Standard investor update for startups

I remember when we hired a new CEO for one of our portfolio companies and my tip to him was to overcommunicate.  We had a few large VCs on the board and a number of high-profile angels that could also help in various ways.  His job was to keep everyone up-to-date but also to know how to get help when he needed it and from whom.  Given today's excitement over seed investing it is not uncommon for many of today's entrepreneurs to have 5-15 investors in any given round.  How you effectively communicate with your investors is an important priority that if done right will give you major value add while also not taking too much of your time.

In order to help our new CEO, I reached out to all of the other investors, and we all agreed that if we all spoke to him a few days a week about the same information that he would not have time to run his business.  In addition, this would be redundant for the CEO since most investors were asking for the same basic information.  In the spirit of streamlining information flow, we worked with the CEO to put together a weekly email to provide us with the key metrics the company tracked along with departmental updates on key high priority projects.  We weren't asking the company to create something they shouldn't already have (key metrics, departmental priorities, cash balance) but rather we just wanted the data shared on a timely basis.  Over time, we all found that when we did speak with the management team that we did not have to spend a half hour gathering information but rather we could get right to the point and actually discuss the whys or hows on certain sales numbers, metrics, or prospects.  In the end, we were all much happier and more productive since we had the same baseline of information and could focus our energy on productive and deeper conversation on the business stategy rather than gathering basic data.

Over the last 6 months I have made a number of seed investments and have shared the following company update with them. Each CEO has had their own minor tweak but this should give you a sense of what investors may be looking for and how it can help you streamline your communication and focus on how to extract value from your many investors.  If you choose to update weekly then obviously it will most likely be a shorter piece with maybe only the cash burned and current cash on hand as the financials.  If you choose to send out a report monthly then it may be more like the form I have uploaded on docstoc.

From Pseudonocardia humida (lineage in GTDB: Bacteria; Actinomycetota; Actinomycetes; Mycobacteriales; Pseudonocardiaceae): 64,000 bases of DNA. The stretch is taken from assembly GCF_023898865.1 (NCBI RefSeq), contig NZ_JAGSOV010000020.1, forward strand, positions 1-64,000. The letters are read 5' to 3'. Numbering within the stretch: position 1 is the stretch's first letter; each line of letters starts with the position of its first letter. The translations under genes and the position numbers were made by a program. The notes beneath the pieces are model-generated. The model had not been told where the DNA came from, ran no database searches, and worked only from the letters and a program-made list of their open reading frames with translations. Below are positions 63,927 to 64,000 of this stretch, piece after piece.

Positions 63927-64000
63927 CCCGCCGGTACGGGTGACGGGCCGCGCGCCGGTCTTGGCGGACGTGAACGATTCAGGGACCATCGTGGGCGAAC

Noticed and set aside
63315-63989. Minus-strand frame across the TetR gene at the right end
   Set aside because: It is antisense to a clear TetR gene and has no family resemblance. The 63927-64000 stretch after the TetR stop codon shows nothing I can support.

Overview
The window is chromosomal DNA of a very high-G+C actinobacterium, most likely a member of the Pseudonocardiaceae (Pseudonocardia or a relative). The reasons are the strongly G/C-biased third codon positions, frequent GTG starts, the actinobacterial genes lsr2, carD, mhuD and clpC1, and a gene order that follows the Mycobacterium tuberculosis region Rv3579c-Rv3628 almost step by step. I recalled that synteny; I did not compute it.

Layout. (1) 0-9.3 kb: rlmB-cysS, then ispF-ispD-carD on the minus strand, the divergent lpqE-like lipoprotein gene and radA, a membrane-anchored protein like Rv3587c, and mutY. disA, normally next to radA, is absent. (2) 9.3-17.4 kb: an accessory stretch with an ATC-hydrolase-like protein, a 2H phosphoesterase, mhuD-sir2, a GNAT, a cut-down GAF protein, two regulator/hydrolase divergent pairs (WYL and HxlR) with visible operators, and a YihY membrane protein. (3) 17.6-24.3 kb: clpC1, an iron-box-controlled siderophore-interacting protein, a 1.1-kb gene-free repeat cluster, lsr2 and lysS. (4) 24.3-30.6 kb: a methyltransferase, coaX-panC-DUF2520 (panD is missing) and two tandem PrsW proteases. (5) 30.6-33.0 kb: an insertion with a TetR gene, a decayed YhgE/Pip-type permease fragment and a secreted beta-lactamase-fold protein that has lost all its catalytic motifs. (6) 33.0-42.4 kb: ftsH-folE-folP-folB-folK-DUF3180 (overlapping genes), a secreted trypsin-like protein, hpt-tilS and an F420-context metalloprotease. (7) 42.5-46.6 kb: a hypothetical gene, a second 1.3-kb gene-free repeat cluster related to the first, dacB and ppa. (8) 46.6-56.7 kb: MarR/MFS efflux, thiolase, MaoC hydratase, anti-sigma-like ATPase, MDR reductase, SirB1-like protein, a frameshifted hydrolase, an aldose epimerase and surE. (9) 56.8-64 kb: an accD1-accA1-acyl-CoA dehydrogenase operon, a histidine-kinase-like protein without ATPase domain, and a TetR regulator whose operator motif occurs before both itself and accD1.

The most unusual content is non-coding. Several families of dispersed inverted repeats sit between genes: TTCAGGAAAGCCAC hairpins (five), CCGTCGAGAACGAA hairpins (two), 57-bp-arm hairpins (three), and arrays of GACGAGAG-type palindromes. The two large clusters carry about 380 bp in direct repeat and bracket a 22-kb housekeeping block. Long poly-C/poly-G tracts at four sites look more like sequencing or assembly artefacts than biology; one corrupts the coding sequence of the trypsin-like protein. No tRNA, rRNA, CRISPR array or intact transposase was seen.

One other important note I forgot to highlight is that since many companies I invest in are web-based and therefore many of them have real-time metrics I can track.  Michael Robertson who started Mp3.com and Gizmo5 (sold to Google Voice) had one of the best real-time dashboards for tracking his business.  I could see number of downloads, minutes used, new paying customers, etc. whenever i wanted to by logging into the system.  Other companies have created an investor wiki or use status.net (full disclosure-a BOLDstart seed investment) or other communication platforms for investors to share ideas and information.  I only imagine this will even get only better in the future.

Anyway, enjoy and I hope to hear some feedback on what is missing or what may be too much information.

Standard investor update for startups

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This post was written by who has written 358 posts on BeyondVC.

6 Responses to “Standard investor update for startups”

  1. Jarrett Collins Oct 20, 2010 at 12:34 pm #

    Ed – Great post… I agree that CEOs can quickly get overwhelmed with info requests, and they aren’t typically the kind of requests that can be delegated (given their more sensitive nature), even if the CEO is a good delegator.

    Separately, Status.net looks very cool and I look forward to learning more about them!

  2. Richard Wilner Oct 21, 2010 at 1:11 pm #

    Hi Ed,
    Just thought i’d share that this type of summary communication can be equally valuable to frame senior leadership meetings, since the various members of the that team (VP sales, CTO, VP Marketing) will be responsible for driving these metrics. I’m going to try out your format for this purpose.

    Thanks!
    Rich Wilner
    CEO, SagePoint Software
    http://www.sagepointsoftware.com
    link to info.sagepointsoftware.com

  3. TerezaN Nov 8, 2010 at 12:51 am #

    I’ve been needing to get a regular report up and running so the timing of my stumble upon this post is perfect.

    You must be a true-blue value-added investor!

  4. Laura Rippy Nov 22, 2010 at 6:13 pm #

    ABSOLUTELY, completely agree. The ability to push the information to investors is invaluable. It pre-empts a bunch of distracting calls and varied information floating around the investor/advisor/board pool. Additionally, it forces the CEO to pick her/his head up to see the forest once a month. The follow up conversations are much meatier.

    The *best* person at this is Bryan Mistele at Inrix BTW. One look at his monthly report and you know exactly what is going on, and that Bryan is on top of it.

  5. Stefano Bernardi Nov 27, 2010 at 1:09 pm #

    Hey, great post. I’m currently working on http://equeety.com and will probably take that direction in the future. Would love to have a chat. Shoot me an email hello @t stefanobernardi d0t com

  6. Martin Wawrusch Dec 14, 2011 at 12:56 pm #

    Hi Ed, you might want to take a look at http://leanlaunchlab.com which is being built in collaboration with Steve Blank. It is basically a project diary and stakeholder communication tool, based on the ideas behind the lean startup movement.

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